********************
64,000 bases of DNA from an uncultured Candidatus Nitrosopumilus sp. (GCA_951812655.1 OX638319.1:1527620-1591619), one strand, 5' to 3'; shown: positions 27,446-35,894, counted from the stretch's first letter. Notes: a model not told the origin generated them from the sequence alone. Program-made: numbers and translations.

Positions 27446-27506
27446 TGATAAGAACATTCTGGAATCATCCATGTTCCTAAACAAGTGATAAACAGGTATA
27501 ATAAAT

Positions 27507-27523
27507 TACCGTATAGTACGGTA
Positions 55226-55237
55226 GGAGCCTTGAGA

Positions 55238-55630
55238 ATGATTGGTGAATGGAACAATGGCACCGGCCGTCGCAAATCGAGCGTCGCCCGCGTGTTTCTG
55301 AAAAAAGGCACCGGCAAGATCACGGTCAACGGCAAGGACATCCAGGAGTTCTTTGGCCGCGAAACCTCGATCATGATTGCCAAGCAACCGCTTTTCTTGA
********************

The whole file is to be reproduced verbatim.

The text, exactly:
64,000 bases of DNA from an uncultured Candidatus Nitrosopumilus sp. (GCA_951812655.1 OX638319.1:1527620-1591619), one strand, 5' to 3'; shown: positions 27,446-35,894, counted from the stretch's first letter. Notes: a model not told the origin generated them from the sequence alone. Program-made: numbers and translations.

Positions 27446-27506
27446 TGATAAGAACATTCTGGAATCATCCATGTTCCTAAACAAGTGATAAACAGGTATA
27501 ATAAAT

Positions 27507-27523
27507 TACCGTATAGTACGGTA
Positions 55226-55237
55226 GGAGCCTTGAGA

Positions 55238-55630
55238 ATGATTGGTGAATGGAACAATGGCACCGGCCGTCGCAAATCGAGCGTCGCCCGCGTGTTTCTG
55301 AAAAAAGGCACCGGCAAGATCACGGTCAACGGCAAGGACATCCAGGAGTTCTTTGGCCGCGAAACCTCGATCATGATTGCCAAGCAACCGCTTTTCTTGA